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Full stack conference talk slides

  1. 1. Full Stack Tech, November 2017 Maintaining a great User Experience In Open Source Software Sameer Al-Sakran
  2. 2. Who am I? Founder of the Metabase project 
 (metabase.com | github.com/metabase/metabase) Built Gitalytics.com (people search + analytics for Github, Bitbucket, Jiira, etc) Was CTO of Expa, Blackjet, etc etc
  3. 3. What is Metabase?
  4. 4. Metabase is free, easy, open source BI • Designed for non-technical users • Bring your own database (SQL or NoSQL) • Installs in 5 minutes • Gets smarter about your data with usage • Provides an easy, non-intimidating experience for users and admins
  5. 5. Our users appreciate our focus on their experience
  6. 6. Unbelievable that we haven't had something powerful and simple like @metabase up until now. Even now there isn't something else close to it. @petmongrels
  7. 7. Very impressed by @metabase. Easy to setup and an intuitive interface. The first BI tool I’ve encountered in my life that I actually want to use. @vikasgorur
  8. 8. @metabase I just found you and I frigging love you. Love love love love love. @davesuperman
  9. 9. But enough about me, let’s talk about The Problem
  10. 10. UX in Open Source software sucks can be less than amazing
  11. 11. What is User Experience anyway?
  12. 12. How software feels for the end user. What is User Experience?
  13. 13. The functionality of the app is “well organized” What is User Experience?
  14. 14. It’s obvious what the user can do at any point What is User Experience?
  15. 15. Surprises are pleasant. There are no traps. What is User Experience?
  16. 16. The user doesn’t need to know extra information What is User Experience?
  17. 17. But really a good user experience means people want to use your application
  18. 18. Why should I care, Sameer?
  19. 19. … SAP made 22B euros last year with this interface…
  20. 20. You should care because the world is changing iPhones + faster buying cycles + more competition + end users have more power in selecting tools. Better End User experiences results in winners. What’s the difference between Dropbox and every other storage app?
  21. 21. Why should you personally care? • Learn how to work with designers • Making Open software with good UX is playing on #HardMode
 Take the lessons back to work, commercial, and solo projects
 • All the same lessons apply for API design and other more classic“engineering” problems. • Help make the Open Source that we all use better!
  22. 22. How do you create a wonderful User Experience?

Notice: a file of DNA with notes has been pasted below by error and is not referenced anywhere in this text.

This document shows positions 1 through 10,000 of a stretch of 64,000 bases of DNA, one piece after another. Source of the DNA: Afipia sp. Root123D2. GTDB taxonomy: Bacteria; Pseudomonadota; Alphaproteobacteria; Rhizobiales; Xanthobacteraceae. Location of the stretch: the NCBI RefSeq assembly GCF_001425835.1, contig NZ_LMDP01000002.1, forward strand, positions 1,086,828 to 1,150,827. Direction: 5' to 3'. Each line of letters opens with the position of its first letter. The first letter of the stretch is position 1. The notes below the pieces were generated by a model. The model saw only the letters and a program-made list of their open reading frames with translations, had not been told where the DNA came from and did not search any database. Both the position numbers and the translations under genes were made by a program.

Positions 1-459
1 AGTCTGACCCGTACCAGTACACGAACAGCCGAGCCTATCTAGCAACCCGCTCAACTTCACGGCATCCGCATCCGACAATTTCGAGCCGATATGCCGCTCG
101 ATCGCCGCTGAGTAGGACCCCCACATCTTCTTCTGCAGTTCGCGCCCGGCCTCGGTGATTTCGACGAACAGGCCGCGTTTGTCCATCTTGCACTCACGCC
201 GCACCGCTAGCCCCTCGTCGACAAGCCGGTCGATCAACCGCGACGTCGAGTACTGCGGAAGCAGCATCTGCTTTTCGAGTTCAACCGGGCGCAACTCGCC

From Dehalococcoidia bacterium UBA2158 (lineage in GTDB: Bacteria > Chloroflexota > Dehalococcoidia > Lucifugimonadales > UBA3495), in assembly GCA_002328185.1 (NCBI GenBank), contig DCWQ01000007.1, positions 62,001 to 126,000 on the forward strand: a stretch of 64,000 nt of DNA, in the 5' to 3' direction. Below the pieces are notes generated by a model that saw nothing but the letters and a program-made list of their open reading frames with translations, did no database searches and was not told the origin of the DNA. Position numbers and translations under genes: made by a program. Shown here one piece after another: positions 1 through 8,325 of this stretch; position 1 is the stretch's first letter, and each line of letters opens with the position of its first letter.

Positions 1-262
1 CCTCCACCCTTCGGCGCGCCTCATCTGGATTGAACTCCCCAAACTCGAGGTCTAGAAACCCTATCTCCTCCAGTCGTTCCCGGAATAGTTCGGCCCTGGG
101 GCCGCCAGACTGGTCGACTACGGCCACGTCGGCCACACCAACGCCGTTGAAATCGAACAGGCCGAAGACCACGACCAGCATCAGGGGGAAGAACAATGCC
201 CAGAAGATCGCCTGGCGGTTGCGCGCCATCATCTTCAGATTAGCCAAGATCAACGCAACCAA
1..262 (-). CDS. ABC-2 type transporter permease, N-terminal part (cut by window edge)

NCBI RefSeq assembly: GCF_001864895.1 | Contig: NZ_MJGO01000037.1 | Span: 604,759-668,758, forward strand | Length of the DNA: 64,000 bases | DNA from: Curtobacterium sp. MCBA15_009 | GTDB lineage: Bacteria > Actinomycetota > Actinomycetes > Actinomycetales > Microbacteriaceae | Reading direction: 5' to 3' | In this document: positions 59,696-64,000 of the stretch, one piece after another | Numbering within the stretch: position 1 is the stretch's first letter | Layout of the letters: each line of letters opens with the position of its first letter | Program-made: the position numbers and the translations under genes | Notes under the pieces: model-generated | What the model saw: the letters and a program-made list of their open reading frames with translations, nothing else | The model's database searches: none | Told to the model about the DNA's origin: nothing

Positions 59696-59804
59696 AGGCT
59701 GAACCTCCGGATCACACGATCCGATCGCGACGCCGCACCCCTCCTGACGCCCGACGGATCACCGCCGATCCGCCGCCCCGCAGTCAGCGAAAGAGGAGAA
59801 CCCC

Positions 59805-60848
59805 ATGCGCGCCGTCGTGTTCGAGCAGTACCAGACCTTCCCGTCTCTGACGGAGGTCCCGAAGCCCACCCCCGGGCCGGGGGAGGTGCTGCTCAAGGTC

23. 23. What most people think design looks like 1. Gather requirements 2. Code up a basic version 3. A designer “Cleans it up” 4. The manager’s | engineer’s vision is accomplished. 
 They get the raise they deserve.
  24. 24. What designers actually do all day 1. Get told 25% of the context they need of the problem 2. Design a solution 3. Realize it’s not quite right. Go back to step random.choice([1,2]) 4. Show the solution to engineers | product | designers.
 They point out some huge hole. Go to step 1 5. Get it coded…
  25. 25. What designers actually do all day (continued) 6. Realize it doesn’t quite work, go back to 1 7. Show the solution to real users and realize it doesn’t quite work. 8. Go back to step random.choice ([1,2,5])
  26. 26. What designers actually do all day • It’s work. • Long thankless work, with a final payoff in beauty and flow. • The kind of thing you typically need to get paid to do….
  27. 27. ….. you thought you were done? The fundamental tension of having a great UX is — Your Users want you to break the reason they love you (great UX) by adding more features… “Can’t you just add a button for ….”
  28. 28. ….. you thought you were done? • UX decays as you add features • It requires constant re-working to maintain a given level of quality. • Additionally, this is similar to the API versioning problem — how do you change interfaces people have gotten dependent on?
  29. 29. An example from Metabase
  30. 30. Example - Initial actions in the Metabase query builder
  31. 31. “We need a way to let people browse related fields or tables.”
  32. 32. Example - Added reference
  33. 33. “We need a way to let people convert GUI queries to SQL.”
  34. 34. Example - Added SQL
  35. 35. “People are asking for a way to add alerts to questions…”
  36. 36. 8 requests later…
  37. 37. (Please note we did not actually do this)
  38. 38. “We need a way to make sure this doesn’t become utter madness”
  39. 39. Lets create a structure that lets us add new things while keeping things predictable
  40. 40. Manage Share Item specific
  41. 41. Edit this ques+on View revision history Move Archive
  42. 42. This extremely simple example demonstrates what’s so frustrating about UX Design
  43. 43. The better the job you do, the more obvious the result looks